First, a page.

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I've noticed when experimenting with lists that p= p+i is different then p += i For example:

test = [0, 1, 2, 3,]
p = test
test1 = [8]
p = p + test1
print test

In the above code test prints out to the original value of [0, 1, 2, 3,]

But if I switch p = p + test1 with p += test1 As in the following

test = [0, 1, 2, 3,]
p = test
test1 = [8]

p += test1

print test

test now equals [0, 1, 2, 3, 8]

What is the reason for the different value?

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marked as duplicate by Jason Sperske, iCodez, DNA, Martijn Pieters, plannapus Dec 20 '13 at 9:03

This question has been asked before and already has an answer. If those answers do not fully address your question, please ask a new question.

2  
Here is an in depth answer to this: stackoverflow.com/questions/2347265/… –  Jason Sperske Dec 19 '13 at 21:29
    
    
    
Thanks for pointing out that this has been answered, I looked it up but couldn't find it. –  Manny_G Dec 20 '13 at 17:07

3 Answers 3

up vote 11 down vote accepted

p = p + test1 assigns a new value to variable p, while p += test1 extends the list stored in variable p. And since the list in p is the same list as in test, appending to p also appends to test, while assigning a new value to the variable p does not change the value assigned to test in any way.

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beat me to the punch with a better version of my explanation. +1 –  Ben Barden Dec 19 '13 at 21:30

tobias_k explained it already.

In short, using + instead of += changes the object directly and not the reference that's pointing towards it.

To quote it from the answer linked above:

When doing foo += something you're modifying the list foo in place, thus you don't change the reference that the name foo points to, but you're changing the list object directly. With foo = foo + something, you're actually creating a new list.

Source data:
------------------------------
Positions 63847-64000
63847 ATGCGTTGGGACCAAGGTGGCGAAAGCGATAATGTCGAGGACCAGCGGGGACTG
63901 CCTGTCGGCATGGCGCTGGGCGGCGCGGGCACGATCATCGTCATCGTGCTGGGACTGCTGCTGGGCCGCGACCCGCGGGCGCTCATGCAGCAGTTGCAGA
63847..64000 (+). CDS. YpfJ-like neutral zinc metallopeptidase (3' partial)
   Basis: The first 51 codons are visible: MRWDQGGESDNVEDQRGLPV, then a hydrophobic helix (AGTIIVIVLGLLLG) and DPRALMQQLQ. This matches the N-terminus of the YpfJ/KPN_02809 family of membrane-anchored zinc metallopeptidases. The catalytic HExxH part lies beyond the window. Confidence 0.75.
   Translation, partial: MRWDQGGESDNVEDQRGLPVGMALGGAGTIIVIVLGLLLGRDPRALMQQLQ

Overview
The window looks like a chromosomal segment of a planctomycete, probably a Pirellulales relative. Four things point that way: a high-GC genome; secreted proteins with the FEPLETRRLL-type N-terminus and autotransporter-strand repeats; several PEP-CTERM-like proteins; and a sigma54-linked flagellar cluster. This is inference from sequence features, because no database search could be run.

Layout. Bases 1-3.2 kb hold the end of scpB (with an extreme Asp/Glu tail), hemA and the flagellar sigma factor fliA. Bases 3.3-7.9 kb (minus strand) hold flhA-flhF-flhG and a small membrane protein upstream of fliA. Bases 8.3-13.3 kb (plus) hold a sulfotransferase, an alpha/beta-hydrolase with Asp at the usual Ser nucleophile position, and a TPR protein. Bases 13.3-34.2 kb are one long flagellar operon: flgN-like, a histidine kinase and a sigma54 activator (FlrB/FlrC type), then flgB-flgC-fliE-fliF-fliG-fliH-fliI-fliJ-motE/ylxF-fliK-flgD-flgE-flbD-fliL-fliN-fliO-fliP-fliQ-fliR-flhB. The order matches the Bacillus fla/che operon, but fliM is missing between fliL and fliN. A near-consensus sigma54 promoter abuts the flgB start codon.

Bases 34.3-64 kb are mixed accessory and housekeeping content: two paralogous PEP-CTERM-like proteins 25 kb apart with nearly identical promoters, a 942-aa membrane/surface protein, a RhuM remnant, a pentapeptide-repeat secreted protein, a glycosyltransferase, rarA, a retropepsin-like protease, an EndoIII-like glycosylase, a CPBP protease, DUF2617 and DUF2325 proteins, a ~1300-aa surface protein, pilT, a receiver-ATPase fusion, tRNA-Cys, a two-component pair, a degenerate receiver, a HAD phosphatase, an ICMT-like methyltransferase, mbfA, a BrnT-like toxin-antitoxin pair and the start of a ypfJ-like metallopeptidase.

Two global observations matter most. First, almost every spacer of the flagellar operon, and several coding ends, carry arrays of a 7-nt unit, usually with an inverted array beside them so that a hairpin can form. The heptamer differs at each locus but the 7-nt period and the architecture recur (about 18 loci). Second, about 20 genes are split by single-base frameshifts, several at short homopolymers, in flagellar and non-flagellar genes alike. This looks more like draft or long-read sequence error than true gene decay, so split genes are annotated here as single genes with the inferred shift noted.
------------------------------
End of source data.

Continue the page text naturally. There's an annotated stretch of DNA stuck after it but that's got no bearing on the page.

Here is an example where this happens:

>>> alist = [1,2]
>>> id(alist)
4498187832
>>> alist.append(3)
>>> id(alist)
4498187832
>>> alist += [4]
>>> id(alist)
4498187832
>>> alist = alist + [5]
>>> id(alist)
4498295984

In your case, test got changed since p was a reference to test.

>>> test = [1,2,3,4,]
>>> p = test
>>> id(test)
4498187832
>>> id(p)
4498187832
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+ and += represent two different operators, respectively add and iadd

From http://docs.python.org/2/reference/datamodel.html#object.iadd: the methods iadd(self,other), etc

These methods are called to implement the augmented arithmetic assignments (+=, -=, =, /=, //=, %=, *=, <<=, >>=, &=, ^=, |=). These methods should attempt to do the operation in-place (modifying self) and return the result

p += test1 uses the iadd operator and hence changes the value of p while p = p + test1 uses the add which does not modify any of the two operands.

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